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I've heard it suggested the male/female ratio of Christians is such that there are significantly more female Christians than male Christians.

Is this true? I don't seem to be able to find an answer online, but presumably statistics must exist, e.g. census or church registers (although of course there are potentially biases within such records).

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(I don't see why this would be considered 'opinion-based', I'm looking specifically for some sort of statistics, rather than opinion.) – 8128 Sep 23 '13 at 21:03
The answer to the question in the title is almost certainly "no" for any reasonable way of determining who is a Christian. The probability of two such large numbers being exactly equal is extremely small. – Andreas Blass Sep 23 '13 at 21:10
I think the question is fine. There are demographic numbers available on things like this. I'm sure an estimation based on those would be acceptable to the asker. @AndreasBlass I am equally certain that the asker means "about equal." Differing by 3% is probably "equal" in most people's mind. – fredsbend Sep 23 '13 at 22:45
This question appears to be off-topic because it is about statistics likely to change over time and unlikely to be helpful to future visitors – David Sep 24 '13 at 0:37
Or if we just live it alone as is, for reasons I listed above ... – fredsbend Nov 16 '14 at 16:58

2 Answers 2

I would suggest it's impossible to know how many Christians there are in the world.

Slightly easier would be the number of people claiming to be Christian - a look at Census data in a lot of countries will tell you this information. The Australian Bureau of Statistics suggests that more percentage wise more women than men claim to be Christians ( Whether these people actual are Christians and whether they are practicing Christians (attend church, read their bible, live in a "Christian" way) is unknown.

Although I'm not sure if it is reflected globally, there is an organisation called NCLS that runs surveys in churches in Australia (and possibly around the world). There numbers show that men represent 39% of church attendees ( You could rightly argue that not everyone attending church is a Christian but that brings me back to my first point that it's impossible to know how many Christians there are in the world.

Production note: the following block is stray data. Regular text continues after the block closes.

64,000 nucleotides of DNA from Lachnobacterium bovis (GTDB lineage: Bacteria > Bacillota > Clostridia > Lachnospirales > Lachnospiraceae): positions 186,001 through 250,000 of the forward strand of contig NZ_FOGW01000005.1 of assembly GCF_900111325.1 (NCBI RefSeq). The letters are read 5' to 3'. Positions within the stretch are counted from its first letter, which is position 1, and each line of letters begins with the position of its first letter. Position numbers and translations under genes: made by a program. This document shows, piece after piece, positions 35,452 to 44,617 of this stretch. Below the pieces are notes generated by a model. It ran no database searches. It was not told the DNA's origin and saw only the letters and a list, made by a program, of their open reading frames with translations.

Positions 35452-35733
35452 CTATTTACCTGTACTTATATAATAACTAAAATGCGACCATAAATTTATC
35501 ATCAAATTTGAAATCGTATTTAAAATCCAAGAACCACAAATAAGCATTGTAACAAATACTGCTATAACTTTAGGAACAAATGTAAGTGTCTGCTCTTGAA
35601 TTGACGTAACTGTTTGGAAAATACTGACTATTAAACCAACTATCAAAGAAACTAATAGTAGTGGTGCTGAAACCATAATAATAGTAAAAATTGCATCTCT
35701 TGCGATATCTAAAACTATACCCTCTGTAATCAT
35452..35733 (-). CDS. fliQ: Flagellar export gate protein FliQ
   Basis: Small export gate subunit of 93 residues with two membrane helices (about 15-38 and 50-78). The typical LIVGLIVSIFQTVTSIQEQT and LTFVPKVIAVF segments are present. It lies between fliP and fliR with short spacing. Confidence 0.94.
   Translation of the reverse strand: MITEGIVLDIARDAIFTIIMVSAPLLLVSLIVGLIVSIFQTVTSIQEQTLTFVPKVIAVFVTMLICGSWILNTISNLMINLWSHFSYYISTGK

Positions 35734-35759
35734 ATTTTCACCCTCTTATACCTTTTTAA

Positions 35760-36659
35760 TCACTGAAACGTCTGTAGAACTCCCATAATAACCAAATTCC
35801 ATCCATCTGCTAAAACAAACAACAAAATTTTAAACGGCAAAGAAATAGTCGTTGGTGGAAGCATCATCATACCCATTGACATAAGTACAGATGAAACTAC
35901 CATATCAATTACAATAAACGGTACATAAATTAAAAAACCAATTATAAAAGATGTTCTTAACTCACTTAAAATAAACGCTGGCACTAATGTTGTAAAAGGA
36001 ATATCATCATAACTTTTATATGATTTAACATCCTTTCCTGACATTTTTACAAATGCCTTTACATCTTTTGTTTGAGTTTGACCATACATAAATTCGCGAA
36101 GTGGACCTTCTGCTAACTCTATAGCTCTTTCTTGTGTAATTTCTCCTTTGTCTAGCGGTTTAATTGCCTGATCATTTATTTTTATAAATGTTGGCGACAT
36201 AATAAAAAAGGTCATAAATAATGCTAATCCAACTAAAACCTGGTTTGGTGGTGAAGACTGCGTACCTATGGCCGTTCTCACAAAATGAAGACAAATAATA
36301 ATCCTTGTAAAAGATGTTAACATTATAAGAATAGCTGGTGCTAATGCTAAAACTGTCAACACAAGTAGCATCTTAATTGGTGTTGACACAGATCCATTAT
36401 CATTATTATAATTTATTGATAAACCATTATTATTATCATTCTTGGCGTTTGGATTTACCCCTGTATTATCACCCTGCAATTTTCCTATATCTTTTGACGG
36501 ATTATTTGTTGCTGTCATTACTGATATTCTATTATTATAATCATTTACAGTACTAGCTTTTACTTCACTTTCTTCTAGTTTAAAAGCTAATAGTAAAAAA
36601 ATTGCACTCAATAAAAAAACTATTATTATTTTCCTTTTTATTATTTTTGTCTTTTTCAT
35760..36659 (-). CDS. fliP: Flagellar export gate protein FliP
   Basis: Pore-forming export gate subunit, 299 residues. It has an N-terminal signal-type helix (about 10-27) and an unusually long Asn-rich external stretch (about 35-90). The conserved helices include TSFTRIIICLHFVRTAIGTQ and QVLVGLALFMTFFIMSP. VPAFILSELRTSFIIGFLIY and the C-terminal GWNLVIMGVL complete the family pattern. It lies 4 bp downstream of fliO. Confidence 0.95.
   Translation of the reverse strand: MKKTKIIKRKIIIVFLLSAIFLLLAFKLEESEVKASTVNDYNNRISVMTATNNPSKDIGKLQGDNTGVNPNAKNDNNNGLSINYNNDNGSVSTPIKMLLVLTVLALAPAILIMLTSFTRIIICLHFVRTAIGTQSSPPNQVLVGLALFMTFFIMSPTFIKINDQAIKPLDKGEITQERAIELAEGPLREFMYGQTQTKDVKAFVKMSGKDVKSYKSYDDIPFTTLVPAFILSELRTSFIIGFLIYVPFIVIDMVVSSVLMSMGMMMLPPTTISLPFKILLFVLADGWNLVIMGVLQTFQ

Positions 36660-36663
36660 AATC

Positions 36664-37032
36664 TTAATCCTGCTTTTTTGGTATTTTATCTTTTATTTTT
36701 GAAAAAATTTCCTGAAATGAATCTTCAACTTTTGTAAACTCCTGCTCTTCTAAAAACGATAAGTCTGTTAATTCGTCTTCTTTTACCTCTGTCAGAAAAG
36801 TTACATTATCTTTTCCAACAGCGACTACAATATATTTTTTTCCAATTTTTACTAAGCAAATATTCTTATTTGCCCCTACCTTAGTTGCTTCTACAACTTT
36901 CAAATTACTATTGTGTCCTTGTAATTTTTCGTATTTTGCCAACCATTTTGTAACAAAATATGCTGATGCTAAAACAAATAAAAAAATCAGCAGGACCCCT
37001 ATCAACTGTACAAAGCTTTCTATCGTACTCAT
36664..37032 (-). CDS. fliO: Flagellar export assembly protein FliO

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From the ncls page: "Only 39% of attenders are male" and "In every denomination, in every age grouping, women outnumber men." – disciple Feb 7 at 17:27

Here is some ad-hoc information about the church in the US:

According to these numbers, and if we assume Christian activity is a reasonable estimate of the probability of being a Christian, then there are more Christian women than men and the difference is probably quite significant.

The author's summary/opinion:

You’re not just imagining it. Christianity is short on men.

His statistics are based primarily on church attendance:

The typical U.S. Congregation draws an adult crowd that’s 61% female, 39% male. >This gender gap shows up in all age categories.

On any given Sunday there are 13 million more adult women than men in America’s >churches.

This Sunday almost 25 percent of married, churchgoing women will worship without >their husbands.

Midweek activities often draw 70 to 80 percent female participants.

Some countries may have an even greater imbalance:

Churches overseas report gender gaps of up to 9 women for every adult man in attendance.

Belief versus commitment:

More than 90 percent of American men believe in God, and five out of six call themselves Christians. But only one out of six attend church on a given Sunday. The average man accepts the reality of Jesus Christ, but fails to see any value in going to church.

The significance of that depends on your definition of "Christian". This strongly suggests that there are a lot more active female Christians than active male Christians.

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